Taught Not To Lose Money

Published on: 21:28PM Jul 27, 2018


Market Watch with Alan Brugler

July 27, 2018

Taught Not To Lose Money

In case you missed it, the founder of Facebook Mark Zuckerberg lost more than 17 billion dollars (yes, with a B) in net worth on July 26, which is more than the value of a number of largish companies like say General Electric. He isn’t likely to lose his house or anything, but it did knock him back a few pegs on the world’s richest men list. I was struck by one of the commentaries discussing the one day plunge from 218 to 174 in Facebook stock, which is a 20% drop. The quarterly news from Facebook wasn’t bullish, but the writer suggested that the steepness of the slide was aggravated by algorithmic computer trading systems that are “taught not to lose money”. Unlike humans who when hit with a loss will sometimes dither, the computers said, “this is bad” and dumped the stock.  Since they were all doing it at once, nobody was buying and it was a race to the bottom.

Here’s the connection for our ag readers. Those same computers or their cousins are trading grains, livestock, cotton, diesel fuel, etc. When you see soybeans drop 60 cents per bushel intra-day like they did on June 19, or KC December wheat rally 33 cents as it did on Wednesday, the steepness and volatility is being fueled by those same computers and their “taught not to lose” bias. They may in fact be losing money (and aggravating your cash market losses) as they exit some positions, but cutting losses short has always been a marker for survival in the pits. They may also be gifting you higher prices than you would otherwise see in their desire to participate in the move.

What do you need to do about all this? You can’t react as fast as the algos, but you also can’t ignore them.  Nor can you just skip hedging, because your cash market is also affected by the price movement.  You need to know where the market is likely to go (Brugler tools like Price & Probability Forecasts or Techno-Fundamental price targets are excellent) in your time window and be prepared to pull the trigger (or ignore the dip) when news and the electronic trading drive prices to extremes. Be prepared so that you can act when things go somewhere in a hurry.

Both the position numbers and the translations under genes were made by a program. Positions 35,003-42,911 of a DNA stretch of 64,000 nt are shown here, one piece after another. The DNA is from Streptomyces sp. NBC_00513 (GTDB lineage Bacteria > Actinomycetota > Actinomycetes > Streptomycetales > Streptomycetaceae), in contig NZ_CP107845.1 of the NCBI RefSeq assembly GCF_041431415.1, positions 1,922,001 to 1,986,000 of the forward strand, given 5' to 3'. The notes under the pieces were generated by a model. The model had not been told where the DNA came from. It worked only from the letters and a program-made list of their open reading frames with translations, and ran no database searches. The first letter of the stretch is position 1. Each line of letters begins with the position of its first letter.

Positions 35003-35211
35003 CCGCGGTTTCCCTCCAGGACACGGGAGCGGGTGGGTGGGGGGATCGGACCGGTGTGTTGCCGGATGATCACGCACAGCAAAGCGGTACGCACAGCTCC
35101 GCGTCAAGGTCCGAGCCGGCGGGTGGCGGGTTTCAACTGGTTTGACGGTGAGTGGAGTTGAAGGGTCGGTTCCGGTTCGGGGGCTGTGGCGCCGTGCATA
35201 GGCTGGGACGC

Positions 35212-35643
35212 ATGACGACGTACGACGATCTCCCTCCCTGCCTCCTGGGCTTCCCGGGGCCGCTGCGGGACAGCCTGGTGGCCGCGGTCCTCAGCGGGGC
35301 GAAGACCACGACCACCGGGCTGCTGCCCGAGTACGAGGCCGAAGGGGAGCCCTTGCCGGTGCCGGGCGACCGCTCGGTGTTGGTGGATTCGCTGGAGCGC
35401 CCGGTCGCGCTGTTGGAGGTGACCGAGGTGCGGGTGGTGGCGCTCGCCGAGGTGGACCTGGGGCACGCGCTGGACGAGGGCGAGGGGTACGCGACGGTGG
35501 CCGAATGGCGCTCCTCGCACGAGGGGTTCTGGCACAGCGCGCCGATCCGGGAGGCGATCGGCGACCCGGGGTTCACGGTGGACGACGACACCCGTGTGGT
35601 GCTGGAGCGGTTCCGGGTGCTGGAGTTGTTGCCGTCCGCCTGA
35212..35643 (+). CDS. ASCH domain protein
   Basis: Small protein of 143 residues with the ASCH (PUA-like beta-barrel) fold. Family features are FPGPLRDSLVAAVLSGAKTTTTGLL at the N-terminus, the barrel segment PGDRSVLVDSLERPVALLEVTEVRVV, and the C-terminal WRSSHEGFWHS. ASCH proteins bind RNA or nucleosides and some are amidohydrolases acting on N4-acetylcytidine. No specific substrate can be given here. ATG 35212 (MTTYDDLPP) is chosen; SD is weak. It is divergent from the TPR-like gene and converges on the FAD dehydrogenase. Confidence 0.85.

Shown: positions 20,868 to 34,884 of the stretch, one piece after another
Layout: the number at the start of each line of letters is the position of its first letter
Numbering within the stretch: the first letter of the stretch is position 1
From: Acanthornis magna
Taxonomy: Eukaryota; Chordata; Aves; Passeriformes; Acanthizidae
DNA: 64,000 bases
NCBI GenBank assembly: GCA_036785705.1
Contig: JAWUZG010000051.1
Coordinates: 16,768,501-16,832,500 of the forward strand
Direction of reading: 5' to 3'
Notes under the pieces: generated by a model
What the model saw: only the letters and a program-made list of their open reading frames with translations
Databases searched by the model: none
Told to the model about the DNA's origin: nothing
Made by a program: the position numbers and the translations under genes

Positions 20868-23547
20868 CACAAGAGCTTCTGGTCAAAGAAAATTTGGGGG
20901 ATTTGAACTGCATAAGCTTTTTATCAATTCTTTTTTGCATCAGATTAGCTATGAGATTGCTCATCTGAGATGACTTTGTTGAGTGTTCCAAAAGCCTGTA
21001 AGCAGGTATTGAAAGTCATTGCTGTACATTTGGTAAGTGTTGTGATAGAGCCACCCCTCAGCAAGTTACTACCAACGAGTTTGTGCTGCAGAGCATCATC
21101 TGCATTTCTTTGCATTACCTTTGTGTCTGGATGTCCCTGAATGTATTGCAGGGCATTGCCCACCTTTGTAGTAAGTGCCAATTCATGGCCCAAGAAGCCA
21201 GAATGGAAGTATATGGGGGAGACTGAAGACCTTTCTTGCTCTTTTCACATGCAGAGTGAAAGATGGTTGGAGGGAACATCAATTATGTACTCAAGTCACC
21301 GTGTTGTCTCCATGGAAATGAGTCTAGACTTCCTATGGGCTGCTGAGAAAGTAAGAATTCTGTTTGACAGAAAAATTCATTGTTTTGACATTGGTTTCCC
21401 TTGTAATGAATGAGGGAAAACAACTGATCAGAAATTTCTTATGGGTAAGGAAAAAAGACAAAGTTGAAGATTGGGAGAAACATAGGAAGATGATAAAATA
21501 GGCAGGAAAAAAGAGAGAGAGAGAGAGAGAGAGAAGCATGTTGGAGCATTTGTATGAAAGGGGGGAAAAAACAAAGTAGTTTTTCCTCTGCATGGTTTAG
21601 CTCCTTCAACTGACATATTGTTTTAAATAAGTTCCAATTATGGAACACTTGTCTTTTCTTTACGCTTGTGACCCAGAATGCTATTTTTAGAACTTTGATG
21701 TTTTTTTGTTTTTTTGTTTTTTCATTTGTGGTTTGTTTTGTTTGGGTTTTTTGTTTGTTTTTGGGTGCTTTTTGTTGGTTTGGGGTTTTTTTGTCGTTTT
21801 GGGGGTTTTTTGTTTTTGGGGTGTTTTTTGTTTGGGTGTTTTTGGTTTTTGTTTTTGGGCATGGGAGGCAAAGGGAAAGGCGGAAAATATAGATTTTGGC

Corn futures rose another 1.9% this week, continuing the bounce from the 2018 lows set in early July. NASS reported 81% of the corn silking vs. the average pace of 62% for this date. About 18% of the crop has reached dough stage vs. the typical 8%. Reporters rated 72% of the crop in good or excellent condition, with 9% poor or very poor. The Brugler500 Index rose 1 point to 382, with the long term average around 370 for this week and the 10 year average at 363. The FAS Export Sales report showed old crop corn sales on the lower side of expectations at 338,514 MT in the week of 7/19. New crop export sales were strong at 747,491. Forward sales commitments for 2018/19 are 54.25% larger than they were this time last year. Friday’s CFTC report showed the big spec funds continuing to add to their net short position in corn, but only by 874 contracts for the week. That took the net short to 130,197 as of July 24 as they fought against the rally.














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Wheat futures put in some hefty gains this week. Spring wheat was the strongest this week with a 6.8% advance after the Wheat Quality Tour estimated the spring wheat yield at 41.1 bpa. While that was 3 bpa higher than the drought afflicted 2017 crop, it was 4.3 bushels below the 5 year average. If USDA is also 4 bushels below THEIR five year average, US production and all wheat yield will likely be cut, as well as spring wheat ending stocks.  The other two markets were no slouches with gains of 2.8 and 4.7%. USDA NASS reported that 80% of the winter wheat crop has been harvested, just slightly ahead of the five year average pace.  Spring wheat is 96% headed, vs. 95% last year and the average maturity of 83%. Spring wheat condition ratings were put at 79% good/excellent, down 1 from last week. The Brugler500 Index was UNCH at 388. USDA reported run of the mill weekly export sales of 385,900 MT for the week of 7/19.  The Commitment of Traders report shows the managed money spec funds nearly doubling the size of their net long position just ahead of Wednesday’s 30 cent rally. They added 20,385 contracts to their net long in CBT futures in the week ending July 24, taking it to 23,942 contracts.